August 08, 2020
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Ek Normal, Purani Kahani

The uncontrollable laughter, the prose, the acclaim, the silent communion...

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Ek Normal, Purani Kahani
Ek Normal, Purani Kahani
  • Every being is a broken hymn.
  • Every friendship is an inconspicuous drama, a series of subtle wounds.

—E.M. Cioran

My dear Nirmal,

In most of the letters I mailed you while you were still here, I addressed you as 'Nirbal' or 'Nirmool' or 'Normal', playing with your first name in order to tease as well as amuse you by drawing your attention to traits you tended to conceal even from yourself: vulnerability, rootlessness, normality. Now that you are no more, I'd rather play fondly with my memories of you and our deep and sometimes difficult friendship.

So, let me start with our early angst-ridden years in dear, dusty Delhi 55 years ago. We were both unsettled then, I more than you; we had both started to write and publish stories of whose literary worth we were mostly unsure; we used to meet and loaf and laugh together quite frequently; for a while we even privately tutored the same girl and often compared notes about our tutorial torments.

My most enduring memory of that phase is our fits of uncontrollably absurd laughter in the midst of our unending conversations and discussions about life, loneliness, literature, love, and death. We had our differences on each of these momentous issues and many others but were able to drown those in our sometimes mirthless laughter. That first phase culminated in our first published books—your wonderful collection of stories, Parindey, brought out by the People's Publishing House, and my novel Uska Bachpan, published by Saraswati Press, both books with a cover designed by Ram Kumar.

During the next phase—we were still in our youth—you were at Prague learning the Czech language and translating Czech writers while I was at Harvard, getting my PhD on Henry James. I don't remember the year I stayed in Prague with you on my way to America but it was a couple of years before the Soviet tanks destroyed the burgeoning Prague Spring. During my few days there, we walked and talked and drank beer and, of course, laughed. You were then working on your first novel, Veh Din, which I later translated into English.

When you came back to Delhi, or perhaps before that, I moved to Chandigarh to teach at the university there. During those years you published Veh Din which along with your earlier Parindey brought you great and richly deserved acclaim. I succeeded in sublimating my envy through a candid admission of it. You had struck new notes in Hindi, plumbed new depths, broken new ground. Your forte was your lyrical style and your incisive insights. You created an atmosphere that was often wistfully haunting. You polished your sentences with the patience of a meticulous wordsmith. I had some reservations about what I termed as your proclivity for romantic sentimentality but, at your best, you succeeded in getting away with it. During those years you were often berated by your detractors for your 'foreignness' or 'un-Indianness' but even your adversaries conceded to you your artistic and intellectual rigour.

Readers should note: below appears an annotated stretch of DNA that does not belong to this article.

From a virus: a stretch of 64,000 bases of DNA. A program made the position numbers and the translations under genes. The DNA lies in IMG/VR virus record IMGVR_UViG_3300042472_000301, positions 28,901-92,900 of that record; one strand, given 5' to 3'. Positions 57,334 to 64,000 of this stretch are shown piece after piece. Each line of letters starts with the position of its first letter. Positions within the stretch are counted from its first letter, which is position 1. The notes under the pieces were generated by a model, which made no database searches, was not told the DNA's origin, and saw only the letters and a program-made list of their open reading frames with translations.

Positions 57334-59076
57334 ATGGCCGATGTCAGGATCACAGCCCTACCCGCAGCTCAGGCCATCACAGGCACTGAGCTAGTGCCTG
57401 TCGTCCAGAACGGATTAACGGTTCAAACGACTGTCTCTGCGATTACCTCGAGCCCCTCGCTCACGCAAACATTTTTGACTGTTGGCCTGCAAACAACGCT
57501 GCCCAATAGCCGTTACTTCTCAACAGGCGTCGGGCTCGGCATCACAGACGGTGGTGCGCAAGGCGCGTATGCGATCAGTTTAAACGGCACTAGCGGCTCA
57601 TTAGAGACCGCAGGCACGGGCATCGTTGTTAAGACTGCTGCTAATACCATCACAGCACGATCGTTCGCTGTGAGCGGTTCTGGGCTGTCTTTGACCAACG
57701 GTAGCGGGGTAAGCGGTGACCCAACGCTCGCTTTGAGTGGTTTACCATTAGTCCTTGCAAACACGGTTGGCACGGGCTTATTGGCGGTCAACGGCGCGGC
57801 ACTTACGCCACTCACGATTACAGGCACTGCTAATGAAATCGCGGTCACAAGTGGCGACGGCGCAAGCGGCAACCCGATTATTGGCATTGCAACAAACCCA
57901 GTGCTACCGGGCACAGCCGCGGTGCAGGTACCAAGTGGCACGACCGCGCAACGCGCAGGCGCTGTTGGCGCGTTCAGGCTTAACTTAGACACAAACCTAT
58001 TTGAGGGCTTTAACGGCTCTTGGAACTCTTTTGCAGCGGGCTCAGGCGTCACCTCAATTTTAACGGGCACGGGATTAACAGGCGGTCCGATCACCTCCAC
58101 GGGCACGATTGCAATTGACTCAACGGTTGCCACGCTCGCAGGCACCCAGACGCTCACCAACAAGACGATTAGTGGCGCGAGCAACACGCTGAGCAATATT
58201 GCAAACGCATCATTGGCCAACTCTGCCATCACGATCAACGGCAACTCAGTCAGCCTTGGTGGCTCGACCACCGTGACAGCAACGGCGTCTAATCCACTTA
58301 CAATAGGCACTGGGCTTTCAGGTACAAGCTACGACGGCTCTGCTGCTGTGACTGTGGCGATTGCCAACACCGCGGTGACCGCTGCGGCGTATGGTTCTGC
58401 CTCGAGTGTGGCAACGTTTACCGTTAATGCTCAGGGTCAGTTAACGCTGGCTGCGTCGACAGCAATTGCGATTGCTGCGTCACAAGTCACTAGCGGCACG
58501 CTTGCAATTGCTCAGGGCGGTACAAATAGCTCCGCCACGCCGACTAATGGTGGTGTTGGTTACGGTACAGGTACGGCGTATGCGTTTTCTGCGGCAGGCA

In 1966, I drifted off to America where I remained for the next 17 years with infrequent visits to Delhi during which we tried to recreate the intimate hilarities of our youth but with little success. We had not drifted apart but our mutual ambivalence, which is always there between close friends, had grown, and we failed to laugh it out. Your stature as a writer had grown at a steady pace but, happily, you were still not an integral part of the literary establishment. Apart from several collections of stories and three more novels, you had published a lot of non-fiction including two luminous travelogues—Cheeron Pe Chandni and Har Barish Mein—and a number of controversially seminal essays.

A few years after my repatriation to Delhi in 1983, you started getting numerous awards and rewards; you also started getting translated into English and other foreign languages such as German and French. You became popular as a speaker and a public figure. You almost became a celebrity. I was quietly critical of some of your public utterances; I was less quietly apprehensive of the bad influence of the adulation you were getting; but I continued to admire you for your resistance to corruption, your principled polemics, and your essential fidelity to your Muse. During these years of our growing old in Delhi, we were both aware of a distance between us. We found we could not talk about each other's work without mutual unease and even annoyance, so we stopped talking. But we continued to remain the intensest if not the 'best' of friends. During your last phase, it seemed to me, you had become a little self-righteous and pompous; I think you were aware of my friendly disapproval of your new attitudes.

The last year or so of your rich and productive life was riddled with physical problems. You endured your ordeal with an admirable fortitude and continued to rage nobly against the dying of the light. During my last couple of hours with you at your bedside just 10 days before the end, we had moments of tender closeness, nostalgic remembrance of times past, silent communion—all shadowed somewhat by a sense of the ending. And now that you are no more, I treasure that last session with you dear Nirmal and feel grateful and blessed for it. You will continue to live in your great stories, your novel Lal Teen Ki Chhat, your fine prose, and graceful presence of your absence.

Much love.

Affectionately yours,

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